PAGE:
Toxicology expert raises concerns about FDA chemical regulations

Bisphenol A, or BPA is a chemical found in the lining of canned goods, the coating of receipt paper and many other plastics that are used every day. The Food and Drug Administration deemed it safe for use in plastics, but Frederick vom Saal, toxicology expert, spoke Wednesday about his disagreement with this assessment.

Vom Saal said the FDA used flawed studies to show that BPA is not harmful, which allows it to be used in products. The studies cited by the FDA used inappropriate dissection and analysis of organs and conducted testing on animals that were considered insensitive to this chemical.

Speaking to students and professors at the annual interdisciplinary Environmental Toxicology Open House, he said that the studies did not make good use of positive controls, which could create inaccurate results.

The FDA’s decision to use studies that showed BPA to be safe is all a politics game, said Steven Neese, post-doctoral fellow in veterinary biosciences. Neese said the regulation of BPA could cause the billion-dollar plastics industry to fall.

Vom Saal, also a professor at the University of Missouri-Columbia, explained that the FDA’s heavy resistance to outlawing BPA could be because billions of dollars have just been spent on BPA plants worldwide. If the FDA suddenly outlawed BPA, it would alert people to the fact that it was a bad chemical in the first place. This would prompt many people to file lawsuits against the FDA.

BPA can affect humans in a number of ways including increasing the risk of cancer and metabolic disease, disrupting the male and female reproductive system, promoting hyperactivity and impairing learning.

“It’s a very current issue and the compounds are in a lot of our products; there is concern for the unborn and the very young,” said Jeff Levengood, professor in the department of veterinary biosciences.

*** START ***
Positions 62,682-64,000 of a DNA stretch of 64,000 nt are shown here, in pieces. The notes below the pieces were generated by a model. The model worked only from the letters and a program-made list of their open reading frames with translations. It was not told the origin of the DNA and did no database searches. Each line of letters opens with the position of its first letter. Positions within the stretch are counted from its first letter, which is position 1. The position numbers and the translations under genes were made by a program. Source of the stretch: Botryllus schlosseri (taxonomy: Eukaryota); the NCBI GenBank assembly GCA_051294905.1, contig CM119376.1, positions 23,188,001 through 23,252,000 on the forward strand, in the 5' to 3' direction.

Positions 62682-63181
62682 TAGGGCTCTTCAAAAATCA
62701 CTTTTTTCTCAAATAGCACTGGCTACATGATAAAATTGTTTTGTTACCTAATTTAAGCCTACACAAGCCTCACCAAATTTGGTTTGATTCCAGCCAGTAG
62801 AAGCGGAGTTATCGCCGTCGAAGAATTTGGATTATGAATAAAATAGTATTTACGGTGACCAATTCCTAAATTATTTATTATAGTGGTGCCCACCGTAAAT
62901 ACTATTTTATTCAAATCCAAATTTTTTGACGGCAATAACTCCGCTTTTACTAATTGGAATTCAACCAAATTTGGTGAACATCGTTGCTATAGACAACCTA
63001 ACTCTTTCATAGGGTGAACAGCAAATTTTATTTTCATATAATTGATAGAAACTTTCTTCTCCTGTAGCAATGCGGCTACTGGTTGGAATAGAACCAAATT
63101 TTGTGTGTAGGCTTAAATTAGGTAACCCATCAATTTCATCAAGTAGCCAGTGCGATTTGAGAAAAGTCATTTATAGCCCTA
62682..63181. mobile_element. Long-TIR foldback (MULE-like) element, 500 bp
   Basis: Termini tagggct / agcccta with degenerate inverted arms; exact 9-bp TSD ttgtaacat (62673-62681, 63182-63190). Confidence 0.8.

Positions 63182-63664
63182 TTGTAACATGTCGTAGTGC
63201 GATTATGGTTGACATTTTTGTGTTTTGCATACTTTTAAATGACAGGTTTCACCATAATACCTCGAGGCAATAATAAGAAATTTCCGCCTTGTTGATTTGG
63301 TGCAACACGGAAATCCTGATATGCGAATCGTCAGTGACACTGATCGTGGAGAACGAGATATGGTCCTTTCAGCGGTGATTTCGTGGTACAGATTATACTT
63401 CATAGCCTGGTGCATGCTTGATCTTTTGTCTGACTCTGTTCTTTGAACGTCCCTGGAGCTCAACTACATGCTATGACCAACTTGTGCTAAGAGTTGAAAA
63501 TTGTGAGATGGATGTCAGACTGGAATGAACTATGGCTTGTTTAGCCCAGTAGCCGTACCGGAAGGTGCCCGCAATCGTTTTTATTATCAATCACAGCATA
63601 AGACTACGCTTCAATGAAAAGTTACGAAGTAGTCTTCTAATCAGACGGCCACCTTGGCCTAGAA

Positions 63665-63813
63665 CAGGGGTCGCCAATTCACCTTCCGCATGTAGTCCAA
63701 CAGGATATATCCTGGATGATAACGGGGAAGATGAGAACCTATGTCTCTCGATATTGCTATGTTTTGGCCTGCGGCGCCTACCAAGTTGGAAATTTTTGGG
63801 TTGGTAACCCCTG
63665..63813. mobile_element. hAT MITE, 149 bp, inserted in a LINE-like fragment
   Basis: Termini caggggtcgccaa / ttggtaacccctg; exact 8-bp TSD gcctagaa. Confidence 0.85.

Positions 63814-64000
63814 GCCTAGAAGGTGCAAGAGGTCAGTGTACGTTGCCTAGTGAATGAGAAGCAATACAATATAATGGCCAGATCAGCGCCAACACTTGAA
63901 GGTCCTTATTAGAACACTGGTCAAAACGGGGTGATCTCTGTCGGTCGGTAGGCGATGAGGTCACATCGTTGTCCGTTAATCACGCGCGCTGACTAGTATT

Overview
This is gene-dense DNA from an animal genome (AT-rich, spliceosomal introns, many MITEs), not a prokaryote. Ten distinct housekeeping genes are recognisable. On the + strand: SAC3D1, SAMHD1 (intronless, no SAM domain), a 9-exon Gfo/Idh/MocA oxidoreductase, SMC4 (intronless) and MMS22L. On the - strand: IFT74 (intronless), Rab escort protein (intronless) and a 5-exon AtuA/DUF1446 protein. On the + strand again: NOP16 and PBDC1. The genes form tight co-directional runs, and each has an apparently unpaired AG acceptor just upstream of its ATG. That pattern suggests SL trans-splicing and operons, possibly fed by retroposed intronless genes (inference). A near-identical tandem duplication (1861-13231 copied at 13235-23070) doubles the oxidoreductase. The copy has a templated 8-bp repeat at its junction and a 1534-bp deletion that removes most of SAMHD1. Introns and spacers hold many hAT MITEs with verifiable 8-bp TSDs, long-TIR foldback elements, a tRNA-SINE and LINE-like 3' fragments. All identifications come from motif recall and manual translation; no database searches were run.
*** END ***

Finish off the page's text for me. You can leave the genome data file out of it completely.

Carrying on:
BPA can lead to a number of problems in women and the unborn including infertility and fetal prostate and urethral malformations. These problems can occur when BPA binds to estrogen receptors.

He discussed the fact that low doses of BPA can also have harmful effects.

“Testing only high doses of endocrine disrupting chemicals is useful for assessing acute toxic effects but does not predict receptor mediated responses that occur at very low doses,” vom Saal said.

Vom Saal also said BPA stimulates the proliferation of human prostate cancer cells.

These health concerns will persist if the FDA does not acknowledge the adverse effects of BPA, which led vom Saal to recommend that the U.S. develop a new food safety agency.

“We need a way to this keep this out of the environment and not just food products,” he added.

Many who attended vom Saal’s discussion said they enjoyed learning how BPA adversely affects people.

“I thought he did a really good job with the history and the politics behind BPA as well as providing information about the science,” said Jodi Hans, professor in the school of veterinary medicine.

Other students, including Jackye Peretz, graduate student, were impressed by vom Saal’s controversial stance against the FDA.

“It’s nice that he’s willing to go against the FDA and big corporations to push through better regulations with chemicals used in everyday society,” Peretz said.